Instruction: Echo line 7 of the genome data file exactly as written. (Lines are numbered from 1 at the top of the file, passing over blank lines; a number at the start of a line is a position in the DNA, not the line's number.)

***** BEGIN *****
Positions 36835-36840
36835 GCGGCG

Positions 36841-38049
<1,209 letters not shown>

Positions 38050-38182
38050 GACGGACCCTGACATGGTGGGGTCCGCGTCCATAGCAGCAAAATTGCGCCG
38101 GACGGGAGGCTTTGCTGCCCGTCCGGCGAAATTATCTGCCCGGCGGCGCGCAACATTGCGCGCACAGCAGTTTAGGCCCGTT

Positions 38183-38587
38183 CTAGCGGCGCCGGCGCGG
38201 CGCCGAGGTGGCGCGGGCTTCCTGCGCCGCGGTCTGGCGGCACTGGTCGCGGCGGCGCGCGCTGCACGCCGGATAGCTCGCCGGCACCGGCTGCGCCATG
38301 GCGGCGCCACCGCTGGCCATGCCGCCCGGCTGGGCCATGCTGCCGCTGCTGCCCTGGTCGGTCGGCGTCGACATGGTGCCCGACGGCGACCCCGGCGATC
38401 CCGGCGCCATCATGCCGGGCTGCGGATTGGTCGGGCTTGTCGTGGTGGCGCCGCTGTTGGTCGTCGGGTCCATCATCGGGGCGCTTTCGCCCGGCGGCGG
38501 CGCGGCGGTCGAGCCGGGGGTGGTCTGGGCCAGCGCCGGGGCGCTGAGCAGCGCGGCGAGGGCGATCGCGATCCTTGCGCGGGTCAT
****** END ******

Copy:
38101 GACGGGAGGCTTTGCTGCCCGTCCGGCGAAATTATCTGCCCGGCGGCGCGCAACATTGCGCGCACAGCAGTTTAGGCCCGTT